QUEZON CITY (MindaNews/11 April) — This is the second installment of the four-part series of articles on emergency powers excerpted from the paper: Extraordinary Measures: Constitutional Powers in Times of Crisis.
Not long after Corazon C. Aquino was installed as President by the first People Power revolution, her presidency was severely tested by several attempts to overthrow her government. The most serious of these attempts was the bloody December 1, 1989 coup attempt by hundreds of renegade soldiers that left several dead, hundreds wounded, government buildings bombed, and the fledgling economy damaged almost irreparably. On December 7, 1989, President Aquino issued Proclamation No. 503 declaring a state of emergency, and invoked Article XII, Section 17 of the Constitution which empowers the government to take over any privately owned public utility or business affected with a public interest. The reason given for the proclamation was the senseless loss of lives, destruction of properties, and serious social and economic damage brought about by the aborted coup.
Congress later followed suit and enacted Republic Act No. 6846, in pursuant to Article VI, Section 23 (2) of the Constitution which gave the President broad emergency powers for six months to address the crisis and enable economic reconstruction. The powers enumerated are as follows:
1. Protect people from hoarding, profiteering, injurious speculations, price manipulation, product deception, cartels, etc. of food, clothing, medicines, office and school supplies, fuel, fertilizers, etc. whether imported or manufactured locally
2. Purchase any articles or commodities mentioned for storage, sale or distribution
3. Fix maximum ceiling prices of articles or commodities mentioned
4. Regulate fees charged by establishments in connection with production, milling, storage and distribution of articles or commodities mentioned
5. Seize and confiscate hoarded foodstuffs and commodities, provided goods wrongfully seized shall be subject to payment of just compensation
6. Call upon and designate recognized NGOs and peoples organizations, and LGUs to assist government
7. Temporarily take over or direct the operation of any privately owned public utility or business affected with public interest that violates the declared national policy
8. Liberalize importation and grant incentives for manufacture, assembly, reconditioning or importation of vehicles or vessels for public transport
9. Ensure availability of credit to productive sectors, including lowering effective lending rates of interest and reserve requirements of lending institutions
10. Stagger work hours and adopt flexible work schedules for government workers and when necessary workers in the private sector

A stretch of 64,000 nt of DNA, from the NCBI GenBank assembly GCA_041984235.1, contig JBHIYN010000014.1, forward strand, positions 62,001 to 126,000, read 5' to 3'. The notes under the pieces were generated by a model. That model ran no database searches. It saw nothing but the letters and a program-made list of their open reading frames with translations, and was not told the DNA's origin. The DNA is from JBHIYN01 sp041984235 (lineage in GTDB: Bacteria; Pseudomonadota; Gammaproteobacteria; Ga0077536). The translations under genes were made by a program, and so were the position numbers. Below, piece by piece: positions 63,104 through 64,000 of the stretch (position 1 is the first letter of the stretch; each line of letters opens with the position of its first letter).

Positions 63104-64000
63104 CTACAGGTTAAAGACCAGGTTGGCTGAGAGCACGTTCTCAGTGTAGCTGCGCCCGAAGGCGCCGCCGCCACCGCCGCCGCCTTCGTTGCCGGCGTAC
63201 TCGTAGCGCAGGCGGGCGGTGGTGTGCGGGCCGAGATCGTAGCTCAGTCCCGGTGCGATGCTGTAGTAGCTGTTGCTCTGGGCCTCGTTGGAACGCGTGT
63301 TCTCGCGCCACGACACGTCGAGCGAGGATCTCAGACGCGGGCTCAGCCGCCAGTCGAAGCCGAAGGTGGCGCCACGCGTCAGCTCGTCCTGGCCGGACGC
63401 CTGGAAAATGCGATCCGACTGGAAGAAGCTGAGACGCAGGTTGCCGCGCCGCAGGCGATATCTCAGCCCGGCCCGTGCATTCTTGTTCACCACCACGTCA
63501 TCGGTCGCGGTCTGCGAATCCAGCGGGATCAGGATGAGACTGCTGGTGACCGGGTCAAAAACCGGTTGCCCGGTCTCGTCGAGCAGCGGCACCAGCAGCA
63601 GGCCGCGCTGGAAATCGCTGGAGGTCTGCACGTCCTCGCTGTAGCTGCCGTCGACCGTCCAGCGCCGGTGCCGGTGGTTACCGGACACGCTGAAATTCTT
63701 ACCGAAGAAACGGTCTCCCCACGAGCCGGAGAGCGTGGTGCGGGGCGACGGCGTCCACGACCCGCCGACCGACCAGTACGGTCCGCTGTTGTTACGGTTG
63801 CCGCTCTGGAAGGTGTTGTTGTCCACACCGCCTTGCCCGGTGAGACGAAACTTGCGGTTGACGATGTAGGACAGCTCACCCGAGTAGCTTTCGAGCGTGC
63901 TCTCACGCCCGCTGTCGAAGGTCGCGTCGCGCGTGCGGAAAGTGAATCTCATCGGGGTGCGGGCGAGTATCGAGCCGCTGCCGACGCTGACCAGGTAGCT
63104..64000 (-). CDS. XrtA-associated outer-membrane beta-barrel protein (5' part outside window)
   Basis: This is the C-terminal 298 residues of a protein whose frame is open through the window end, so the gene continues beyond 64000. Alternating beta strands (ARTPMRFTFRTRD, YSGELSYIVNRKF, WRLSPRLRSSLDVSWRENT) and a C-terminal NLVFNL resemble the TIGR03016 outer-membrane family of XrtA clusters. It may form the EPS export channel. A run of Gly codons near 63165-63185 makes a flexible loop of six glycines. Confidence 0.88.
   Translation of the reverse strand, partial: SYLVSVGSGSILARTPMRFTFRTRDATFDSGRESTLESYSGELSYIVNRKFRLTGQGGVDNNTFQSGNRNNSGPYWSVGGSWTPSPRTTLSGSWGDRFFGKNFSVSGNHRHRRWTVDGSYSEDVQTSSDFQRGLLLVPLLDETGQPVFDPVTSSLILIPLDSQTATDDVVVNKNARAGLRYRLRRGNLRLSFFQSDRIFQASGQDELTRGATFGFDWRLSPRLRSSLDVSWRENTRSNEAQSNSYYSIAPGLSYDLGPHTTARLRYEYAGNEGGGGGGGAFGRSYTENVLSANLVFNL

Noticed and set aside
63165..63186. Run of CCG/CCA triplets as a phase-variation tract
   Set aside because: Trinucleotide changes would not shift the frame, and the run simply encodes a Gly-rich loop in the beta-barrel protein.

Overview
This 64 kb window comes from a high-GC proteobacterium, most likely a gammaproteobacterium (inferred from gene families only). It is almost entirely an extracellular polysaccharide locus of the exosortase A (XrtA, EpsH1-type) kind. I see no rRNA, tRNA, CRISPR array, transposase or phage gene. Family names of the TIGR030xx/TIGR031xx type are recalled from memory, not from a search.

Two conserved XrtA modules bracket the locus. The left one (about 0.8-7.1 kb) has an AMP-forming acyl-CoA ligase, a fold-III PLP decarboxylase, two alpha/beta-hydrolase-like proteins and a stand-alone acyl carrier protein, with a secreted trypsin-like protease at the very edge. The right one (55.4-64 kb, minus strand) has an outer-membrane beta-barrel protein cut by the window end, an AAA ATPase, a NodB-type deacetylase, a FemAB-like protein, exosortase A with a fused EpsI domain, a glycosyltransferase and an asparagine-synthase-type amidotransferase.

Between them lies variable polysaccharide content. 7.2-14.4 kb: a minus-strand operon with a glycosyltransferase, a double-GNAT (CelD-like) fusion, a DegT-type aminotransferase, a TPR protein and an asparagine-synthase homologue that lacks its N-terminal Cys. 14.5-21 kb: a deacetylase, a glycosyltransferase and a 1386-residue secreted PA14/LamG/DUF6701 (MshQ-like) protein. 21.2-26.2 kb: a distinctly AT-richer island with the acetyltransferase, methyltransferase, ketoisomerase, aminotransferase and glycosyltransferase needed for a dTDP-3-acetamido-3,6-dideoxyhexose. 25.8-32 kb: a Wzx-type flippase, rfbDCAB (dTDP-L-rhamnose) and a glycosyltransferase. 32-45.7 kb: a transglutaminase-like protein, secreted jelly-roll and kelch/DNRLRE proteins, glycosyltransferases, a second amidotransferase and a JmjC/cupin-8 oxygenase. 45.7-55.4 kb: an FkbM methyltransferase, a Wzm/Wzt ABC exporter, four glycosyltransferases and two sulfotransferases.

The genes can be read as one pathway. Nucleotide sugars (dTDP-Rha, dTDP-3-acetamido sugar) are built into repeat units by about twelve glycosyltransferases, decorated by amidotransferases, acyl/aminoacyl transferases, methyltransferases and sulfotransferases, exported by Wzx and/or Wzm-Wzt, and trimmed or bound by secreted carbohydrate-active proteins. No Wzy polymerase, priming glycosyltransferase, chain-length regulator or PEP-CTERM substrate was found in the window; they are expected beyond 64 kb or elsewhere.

11. Conserve and regulate distribution and use of power, fuel, energy
12. Issue orders for recovery and accounting of all firearms, explosives and military equipage
13. Undertake such other measures as may be reasonable and necessary
With such a broad grant, President Aquino issued more than twenty National Emergency Memorandum Orders (NEMOs) which dealt with maintaining price controls, confiscating loose firearms, taking over private airstrips, managing the budget deficit, temporary take-over of certain cement plants to cover the acute cement shortage situation and bus companies, witness protection programs and one NEMO even increased postage costs. Only two of these NEMOs dealt directly with the rebellion.
Her proposal to extend these powers, however, beyond the June 8, 1990 expiration period was met with stiff opposition from Congress. Ranking leaders lamented how the emergency powers were not fully used, while some sectors in the media noted the president’s reluctance to maximize the powers given to her with no attempt at innovation to cut through the red tape. They also questioned the basis for the extension, to which then-Defense Secretary Fidel V. Ramos replied that the continuing emergency stems from the continuing coup plotting by some elements of the Reform the Armed Forces Movement (RAM), the group responsible for the December 1 coup attempt. [Tomorrow: The Ramos Experience]
(MindaViews is the opinion section of MidnaNews. Dean Tony La Viña is a human rights and environmental lawyer from Cagayan de Oro City. He was a member of the Government of the Philippines Peace Panel that negotiated with the MILF from January to June 2010. He is currently the Dean of the Ateneo School of Government. Dean Tony can be reached at Tonylavs@gmail.com. Follow him on Facebook: firstname.lastname@example.org and on Twitter: tonylavs)